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PI Fallout From GPS Supreme Court Decision

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  • Peter Psarouthakis
    The front page of Sunday s New York Times has a provocative article Private Snoops Find GPS Trail Legal to Follow. It did not take long for reporter Erick
    Message 1 of 1 , Feb 1, 2012
      The front page of Sunday's New York Times has a provocative article "Private
      Snoops Find GPS Trail Legal to Follow." It did not take long for reporter
      Erick Eckholm to reach out to private investigators in following up on last
      week's U.S. Supreme Court unanimous decision in U.S. v. Jones which ruled
      that placing a GPS device by the government is a search under the Fourth
      Amendment which requires a warrant. The ruling does not apply to private
      investigators but will have future implications.

      ISPLA has been covering the potential ramifications of the Jones case
      throughout 2011 and no doubt the publicity generated by this Supreme Court
      decision will have serious ramifications which will have to be addressed by
      this profession regarding numerous state and federal bills being introduced
      to ban GPS tracking by the private sector. California and Texas ban many
      uses of GPS tracking without consent, but do allow an exception for vehicle
      owners. Most states do not address the subject, but that does not preclude a
      target from claiming an invasion of privacy. Michigan allows an exception
      for a professional investigator conducting a lawful investigation.

      However, articles such as the one below -- even when containing examples how
      such devices may benefit the public -- do not enhance the public's or
      politicians' views of the private investigator. The article states:

      "But today, anyone with $300 can compete with Jack Bauer. Online, and soon
      in big-box stores, you can buy a device no bigger than a cigarette pack,
      attach it to a car without the driver's knowledge and watch the vehicle's
      travels - and stops - at home on your laptop.
      Tens of thousands of Americans are already doing just that, with little
      oversight, for purposes as seemingly benign as tracking an elderly parent
      with dementia or a risky teenage driver, or as legally and ethically charged
      as spying on a spouse or an employee - or for outright criminal stalking.

      "Still, sales of GPS trackers to employers and individuals, for a multitude
      of largely unregulated uses, are growing fast, raising new questions about
      privacy and a legal system that has not kept pace with technology. This easy
      tool for recording a person's every move is a powerful one that, when
      misused, amounts to "electronic stalking," in the words of one private

      According to the article "Sales of GPS trackers to private individuals may
      have already surpassed more than 100,000 per year, some experts believe. The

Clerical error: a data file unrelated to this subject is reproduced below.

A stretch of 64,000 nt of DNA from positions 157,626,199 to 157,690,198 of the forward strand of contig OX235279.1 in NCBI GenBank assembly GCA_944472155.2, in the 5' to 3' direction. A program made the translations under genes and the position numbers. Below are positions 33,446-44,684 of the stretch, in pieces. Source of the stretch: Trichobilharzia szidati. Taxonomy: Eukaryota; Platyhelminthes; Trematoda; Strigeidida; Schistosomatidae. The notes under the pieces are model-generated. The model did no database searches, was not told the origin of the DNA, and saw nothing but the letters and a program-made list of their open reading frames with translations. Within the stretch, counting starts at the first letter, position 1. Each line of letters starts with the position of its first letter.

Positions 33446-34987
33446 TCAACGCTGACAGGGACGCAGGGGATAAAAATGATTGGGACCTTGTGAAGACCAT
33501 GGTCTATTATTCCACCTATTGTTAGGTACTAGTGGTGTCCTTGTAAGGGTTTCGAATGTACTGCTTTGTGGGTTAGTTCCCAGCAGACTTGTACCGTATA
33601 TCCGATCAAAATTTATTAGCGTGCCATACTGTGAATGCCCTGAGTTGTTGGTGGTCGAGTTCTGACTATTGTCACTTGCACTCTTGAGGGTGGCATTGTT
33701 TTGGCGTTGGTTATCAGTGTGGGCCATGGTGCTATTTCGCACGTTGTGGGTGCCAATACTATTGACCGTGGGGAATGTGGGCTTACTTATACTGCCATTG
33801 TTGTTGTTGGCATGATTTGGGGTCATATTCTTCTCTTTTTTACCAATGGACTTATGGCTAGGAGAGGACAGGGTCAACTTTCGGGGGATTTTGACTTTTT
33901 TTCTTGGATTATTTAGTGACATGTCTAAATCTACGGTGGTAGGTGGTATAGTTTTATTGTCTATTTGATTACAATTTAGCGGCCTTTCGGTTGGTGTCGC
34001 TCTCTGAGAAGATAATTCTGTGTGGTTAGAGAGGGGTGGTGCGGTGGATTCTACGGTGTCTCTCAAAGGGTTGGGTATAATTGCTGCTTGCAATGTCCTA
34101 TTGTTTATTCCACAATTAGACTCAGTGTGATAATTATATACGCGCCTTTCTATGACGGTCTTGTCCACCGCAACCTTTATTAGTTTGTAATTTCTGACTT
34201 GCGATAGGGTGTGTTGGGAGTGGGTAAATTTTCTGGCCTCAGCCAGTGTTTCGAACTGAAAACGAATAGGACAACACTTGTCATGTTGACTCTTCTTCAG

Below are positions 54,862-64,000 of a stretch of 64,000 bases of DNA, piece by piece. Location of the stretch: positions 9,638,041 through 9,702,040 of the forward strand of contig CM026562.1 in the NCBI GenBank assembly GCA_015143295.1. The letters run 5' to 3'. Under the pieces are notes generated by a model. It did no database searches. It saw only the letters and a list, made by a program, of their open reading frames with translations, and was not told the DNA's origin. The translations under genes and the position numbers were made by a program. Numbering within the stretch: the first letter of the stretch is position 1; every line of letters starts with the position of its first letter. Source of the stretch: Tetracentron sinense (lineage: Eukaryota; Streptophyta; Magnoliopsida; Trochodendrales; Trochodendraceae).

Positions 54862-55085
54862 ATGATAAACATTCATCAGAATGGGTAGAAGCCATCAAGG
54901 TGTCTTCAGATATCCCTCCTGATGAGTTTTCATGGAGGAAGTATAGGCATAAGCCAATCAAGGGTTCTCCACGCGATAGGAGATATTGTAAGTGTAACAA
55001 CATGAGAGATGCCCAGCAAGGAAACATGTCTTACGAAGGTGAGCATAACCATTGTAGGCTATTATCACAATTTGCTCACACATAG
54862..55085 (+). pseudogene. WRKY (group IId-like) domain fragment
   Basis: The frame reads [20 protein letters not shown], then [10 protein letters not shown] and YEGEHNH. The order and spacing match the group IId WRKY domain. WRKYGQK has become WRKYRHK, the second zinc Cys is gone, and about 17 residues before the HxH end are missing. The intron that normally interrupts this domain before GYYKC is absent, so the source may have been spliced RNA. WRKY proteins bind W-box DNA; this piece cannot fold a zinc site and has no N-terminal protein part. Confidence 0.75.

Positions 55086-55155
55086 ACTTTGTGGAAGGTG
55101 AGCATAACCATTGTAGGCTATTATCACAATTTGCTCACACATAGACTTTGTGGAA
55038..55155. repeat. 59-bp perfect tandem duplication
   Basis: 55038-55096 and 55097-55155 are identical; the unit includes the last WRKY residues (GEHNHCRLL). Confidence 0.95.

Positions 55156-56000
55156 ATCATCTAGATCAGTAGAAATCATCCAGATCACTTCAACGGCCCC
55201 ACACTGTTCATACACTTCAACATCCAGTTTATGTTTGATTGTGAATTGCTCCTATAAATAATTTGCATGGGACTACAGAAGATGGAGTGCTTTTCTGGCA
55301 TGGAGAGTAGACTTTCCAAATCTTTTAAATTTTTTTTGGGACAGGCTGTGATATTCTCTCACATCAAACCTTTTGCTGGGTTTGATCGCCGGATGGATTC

marketing is just getting started." The article quotes several sellers of
      GPS tracking devices, including the current NCISS legislative chairman, who
      was not identified as such.

      "Jimmie Mesis, a private investigator in New Jersey who, with his wife,
      Rosemarie, publishes PI Magazine and also sells devices through a company
      called <http://www.pigear.com/> PIgear, recalled a couple whose 17-year-old
      daughter had a drug problem and would disappear for hours at a time. Worried
      that she might overdose, they placed a tracker on her car. When they saw
      that she was visiting the same house repeatedly, they informed the police,
      who raided the drug den.

      "Also rising is the placement of devices in the cars or pockets of elderly
      parents with dementia. Mr. Mesis said one client with an erratic 86-year-old
      father discovered that he had driven to the southern end of the Garden State
      Parkway in New Jersey, and they were able to retrieve him.

      The Times article quoted additional GPS outlets that also sell direct to the
      public, as well as to investigators:

      "Danny Burnham, the general manager of <http://thinkintouch.com/> InTouch
      MVC in Lakeland, Fla., said that he was negotiating with Best Buy, Radio
      Shack and Brookstone and that he hoped to be selling trackers in the big
      retailers before the end of the year. The devices will be described as
      safety tools, but no one can be sure of buyers' intentions.

      "Selling a tracking device is similar to selling a firearm: you don't ask
      what they are going to use it for, and what they do with it is entirely out
      of our control," said Brad Borst, the owner of <http://www.rmtracking.com/>
      Rocky Mountain Tracking in Fort Collins, Colo.

      The full article may be read at:


      Bruce Hulme
      ISPLA Director of Government Affairs
      <http://www.ispla.org/> www.ISPLA.org

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